> It's been a long time since I looked into the El Dorado story,
> but I recall from reading that the legend involved the Golden
> Man covering himself with gold dust and plunging into a lake in
> some purification ritual. Over the course of several hundred
> years there would have been a significant deposit of gold dust
> at the bottom of that lake. The Spaniards apparently never
> located the lake, but it seems reasonable to me that it
> existed. The various gold icons such as the birds and trees
> made of gold would likely have been removed along with other
> Inca troves when the Spanish invasion began. Locating those
> hidden caches, as far as I know, was a futile effort but
> provided impetus for many exploratory expeditions into the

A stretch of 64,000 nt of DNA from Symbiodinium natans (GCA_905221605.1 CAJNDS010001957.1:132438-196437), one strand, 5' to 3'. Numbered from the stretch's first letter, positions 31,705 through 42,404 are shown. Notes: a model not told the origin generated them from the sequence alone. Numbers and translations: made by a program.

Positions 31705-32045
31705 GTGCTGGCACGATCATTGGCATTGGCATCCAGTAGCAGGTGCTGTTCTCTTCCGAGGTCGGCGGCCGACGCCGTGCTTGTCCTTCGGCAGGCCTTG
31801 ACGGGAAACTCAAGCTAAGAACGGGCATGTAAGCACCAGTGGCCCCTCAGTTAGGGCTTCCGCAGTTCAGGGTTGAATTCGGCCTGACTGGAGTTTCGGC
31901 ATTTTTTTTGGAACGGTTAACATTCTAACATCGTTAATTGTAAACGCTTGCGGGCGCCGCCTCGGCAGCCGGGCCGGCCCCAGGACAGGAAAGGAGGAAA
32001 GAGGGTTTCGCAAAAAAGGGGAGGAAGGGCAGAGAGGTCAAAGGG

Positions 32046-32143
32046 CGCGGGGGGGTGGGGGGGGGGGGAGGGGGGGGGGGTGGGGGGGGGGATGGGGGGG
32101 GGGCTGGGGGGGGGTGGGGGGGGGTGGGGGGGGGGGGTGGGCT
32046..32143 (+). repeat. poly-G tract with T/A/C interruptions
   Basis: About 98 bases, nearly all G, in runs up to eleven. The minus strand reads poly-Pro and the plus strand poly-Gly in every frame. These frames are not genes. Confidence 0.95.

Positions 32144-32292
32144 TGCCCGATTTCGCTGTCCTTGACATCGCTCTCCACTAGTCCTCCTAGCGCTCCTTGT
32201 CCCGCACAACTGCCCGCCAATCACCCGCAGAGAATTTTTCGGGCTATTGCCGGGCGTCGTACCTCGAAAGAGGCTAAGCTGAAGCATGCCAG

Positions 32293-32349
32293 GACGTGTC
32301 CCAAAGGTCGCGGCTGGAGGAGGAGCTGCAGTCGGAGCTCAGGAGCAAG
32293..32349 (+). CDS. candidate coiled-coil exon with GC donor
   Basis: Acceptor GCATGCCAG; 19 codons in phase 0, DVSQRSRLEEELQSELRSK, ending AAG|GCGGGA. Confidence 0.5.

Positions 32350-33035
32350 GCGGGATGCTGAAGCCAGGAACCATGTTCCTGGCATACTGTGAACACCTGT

> interior. A similar legend was told to Coronado leading him on
> a wild goose chase in search of Quivira. The motif of a
> legendary chieftan and a garden of golden trees and birds is so
> similar to El Dorado that I have often wondered if they did not
> have a common origin in South America or whether the Spaniards
> did not inadvertantly transport the legend themselves. Both
> Coronado and De Soto were spurred on by the fabulous wealth
> encountered by Cortez and Pizzaro. There is even a local
> treasure legend of a renegade captain in Pizarro's forces who
> absconded with several llama loads of gold and silver following
> ancient Indian routes to North America. The llama train was
> alleged to have been wiped out somewhere in the vicinity of
> Gainesville, Texas and treasure hunters from Spain were still
> searching for it as late as the late 19th century based upon
> information supposedly located in the royal archives of Spain.
Wow, I didn't know that. That's really interesting. I don't really know much about it, to be honest.
> Where gold is involved it takes only a grain of truth to launch
> a thousand ships. LOL!
And a pretty good movie, too!